Music therapists don’t need to do anything that is inauthentic to them; rather, understanding the Black perspective in music allows space for Black clients to be authentic to themselves and to their forms of expression. Black clients should be free to improvise musically, cry, shout, dance, double-clap, and engage with music in any and all of the ways in which they know how. Thus, music therapists need to familiarize themselves with the culture and sounds of Blackness so that this space can be intentionally created and celebrated. As a starting point, I encourage you to engage with Black American music in conjunction with the embedded links and references in this post, as listening to music with contextual knowledge makes a difference. 

For a focused yet extensive look at Black American repertoire, check out the following playlists:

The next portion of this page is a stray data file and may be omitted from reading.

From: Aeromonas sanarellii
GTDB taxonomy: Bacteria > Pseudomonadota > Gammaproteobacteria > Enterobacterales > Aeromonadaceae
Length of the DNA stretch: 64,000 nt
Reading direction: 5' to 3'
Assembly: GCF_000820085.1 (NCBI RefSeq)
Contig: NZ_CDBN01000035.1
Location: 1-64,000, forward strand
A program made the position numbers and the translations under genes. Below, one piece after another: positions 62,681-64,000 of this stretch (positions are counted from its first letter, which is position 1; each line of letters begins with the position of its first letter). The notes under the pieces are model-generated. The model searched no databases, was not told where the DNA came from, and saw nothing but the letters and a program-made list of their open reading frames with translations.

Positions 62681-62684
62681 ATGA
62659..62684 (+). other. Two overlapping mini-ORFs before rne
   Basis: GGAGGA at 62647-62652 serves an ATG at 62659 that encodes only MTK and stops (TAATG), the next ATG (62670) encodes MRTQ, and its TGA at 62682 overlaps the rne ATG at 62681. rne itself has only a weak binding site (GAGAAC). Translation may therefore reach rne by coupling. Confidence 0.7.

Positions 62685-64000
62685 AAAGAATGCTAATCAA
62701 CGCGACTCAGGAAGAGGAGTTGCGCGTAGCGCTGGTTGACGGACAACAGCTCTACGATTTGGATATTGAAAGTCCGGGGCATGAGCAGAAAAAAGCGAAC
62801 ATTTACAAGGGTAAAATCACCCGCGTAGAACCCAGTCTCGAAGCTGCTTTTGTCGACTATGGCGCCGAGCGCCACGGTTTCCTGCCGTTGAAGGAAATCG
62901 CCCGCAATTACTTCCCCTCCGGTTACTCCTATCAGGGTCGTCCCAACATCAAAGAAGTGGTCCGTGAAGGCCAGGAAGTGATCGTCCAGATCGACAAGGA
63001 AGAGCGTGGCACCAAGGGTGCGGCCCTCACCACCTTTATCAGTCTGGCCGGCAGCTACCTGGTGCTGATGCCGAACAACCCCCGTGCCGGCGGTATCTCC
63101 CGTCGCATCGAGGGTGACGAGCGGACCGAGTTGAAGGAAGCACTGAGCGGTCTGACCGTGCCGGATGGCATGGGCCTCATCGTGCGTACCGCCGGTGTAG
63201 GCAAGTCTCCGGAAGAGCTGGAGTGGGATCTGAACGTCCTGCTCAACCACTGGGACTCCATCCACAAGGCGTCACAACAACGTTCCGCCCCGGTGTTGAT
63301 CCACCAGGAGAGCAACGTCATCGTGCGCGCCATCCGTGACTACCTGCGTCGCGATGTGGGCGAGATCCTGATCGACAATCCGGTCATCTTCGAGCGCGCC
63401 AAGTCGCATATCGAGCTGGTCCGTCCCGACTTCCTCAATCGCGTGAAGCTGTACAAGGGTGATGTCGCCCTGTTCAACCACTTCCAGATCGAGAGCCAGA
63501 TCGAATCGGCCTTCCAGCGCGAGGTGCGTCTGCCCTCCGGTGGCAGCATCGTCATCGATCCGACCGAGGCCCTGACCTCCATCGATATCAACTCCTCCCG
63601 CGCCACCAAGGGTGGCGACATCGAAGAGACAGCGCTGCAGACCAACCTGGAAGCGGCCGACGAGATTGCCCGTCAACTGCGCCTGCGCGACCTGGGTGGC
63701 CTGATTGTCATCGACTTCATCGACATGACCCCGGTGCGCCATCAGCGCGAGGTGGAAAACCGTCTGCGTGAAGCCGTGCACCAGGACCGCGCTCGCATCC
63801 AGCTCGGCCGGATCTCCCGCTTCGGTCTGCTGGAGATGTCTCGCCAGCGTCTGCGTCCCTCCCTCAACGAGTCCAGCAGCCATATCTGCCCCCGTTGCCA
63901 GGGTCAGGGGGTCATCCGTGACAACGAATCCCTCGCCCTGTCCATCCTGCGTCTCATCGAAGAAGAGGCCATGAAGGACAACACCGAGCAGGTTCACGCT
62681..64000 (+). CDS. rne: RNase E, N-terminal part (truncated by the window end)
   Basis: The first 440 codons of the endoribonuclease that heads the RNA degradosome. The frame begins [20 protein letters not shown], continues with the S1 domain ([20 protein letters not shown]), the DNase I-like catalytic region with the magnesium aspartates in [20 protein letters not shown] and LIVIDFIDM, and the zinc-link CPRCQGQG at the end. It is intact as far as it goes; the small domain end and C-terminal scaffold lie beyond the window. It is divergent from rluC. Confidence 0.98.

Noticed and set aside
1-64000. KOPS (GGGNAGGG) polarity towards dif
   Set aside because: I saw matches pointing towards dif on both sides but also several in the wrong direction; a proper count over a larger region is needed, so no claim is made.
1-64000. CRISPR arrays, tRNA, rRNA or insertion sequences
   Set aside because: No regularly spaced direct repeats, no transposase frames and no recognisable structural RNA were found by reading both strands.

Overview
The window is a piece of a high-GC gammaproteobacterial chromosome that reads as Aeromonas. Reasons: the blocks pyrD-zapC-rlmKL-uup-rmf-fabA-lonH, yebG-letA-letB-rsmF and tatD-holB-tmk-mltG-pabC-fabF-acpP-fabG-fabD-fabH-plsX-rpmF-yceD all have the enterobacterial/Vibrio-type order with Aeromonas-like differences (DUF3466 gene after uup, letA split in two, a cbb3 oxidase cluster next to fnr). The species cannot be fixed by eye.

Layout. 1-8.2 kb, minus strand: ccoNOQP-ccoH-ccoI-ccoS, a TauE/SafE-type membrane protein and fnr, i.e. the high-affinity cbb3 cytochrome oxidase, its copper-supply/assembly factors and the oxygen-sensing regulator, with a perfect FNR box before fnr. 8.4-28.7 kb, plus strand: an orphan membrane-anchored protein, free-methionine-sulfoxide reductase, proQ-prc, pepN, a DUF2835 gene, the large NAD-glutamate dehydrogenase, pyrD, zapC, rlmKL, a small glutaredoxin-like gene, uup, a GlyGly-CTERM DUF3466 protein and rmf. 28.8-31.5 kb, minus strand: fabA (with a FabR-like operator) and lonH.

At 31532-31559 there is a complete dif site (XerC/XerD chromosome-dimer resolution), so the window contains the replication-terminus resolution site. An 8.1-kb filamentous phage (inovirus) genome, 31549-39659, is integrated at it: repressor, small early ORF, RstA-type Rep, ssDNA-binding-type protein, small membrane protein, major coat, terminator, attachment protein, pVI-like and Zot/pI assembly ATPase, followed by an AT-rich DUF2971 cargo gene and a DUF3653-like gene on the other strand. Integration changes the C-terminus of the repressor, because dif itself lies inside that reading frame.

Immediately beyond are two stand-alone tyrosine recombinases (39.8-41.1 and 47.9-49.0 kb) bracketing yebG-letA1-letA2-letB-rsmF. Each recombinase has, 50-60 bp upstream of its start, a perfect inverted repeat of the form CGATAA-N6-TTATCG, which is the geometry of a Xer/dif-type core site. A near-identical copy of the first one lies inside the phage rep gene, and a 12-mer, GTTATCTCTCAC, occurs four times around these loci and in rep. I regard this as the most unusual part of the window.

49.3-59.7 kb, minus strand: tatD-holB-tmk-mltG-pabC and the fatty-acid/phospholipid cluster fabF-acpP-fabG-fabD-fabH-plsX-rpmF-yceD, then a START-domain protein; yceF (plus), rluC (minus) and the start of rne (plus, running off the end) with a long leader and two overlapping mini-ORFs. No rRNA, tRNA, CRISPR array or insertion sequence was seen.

1. R&B, Motown & Funk (50s-80s)
  2. 90s-2000s R&B
  3. Gospel Nostalgia (1995-2008)
  4. Modern Black Gospel (2010-Present)
  5. Music Therapy for Black Communities (Comprehensive)

For more cultural context, check out the following artists and media influencers who highlight the intersectionality of music and Black culture.

  1. YouTube Channel: TERRELL
  2. Podcast (Available on Apple Music, Spotify and more): Kirk Franklin’s “Good Words”


American Music Therapy Association. (2020). 2020 Workforce Analysis.

Elliot, A. (Director). (2018). Amazing Grace. [Film]. Warner Brothers Co.

TERRELL. (2018, April 2). Yebba & Clark Beckham | Gravity [Video]. Youtube.

Thompson, A. (Director). (2021). Summer of Soul (…or, when the revolution could not be televised). [Film]. Hulu, LLC.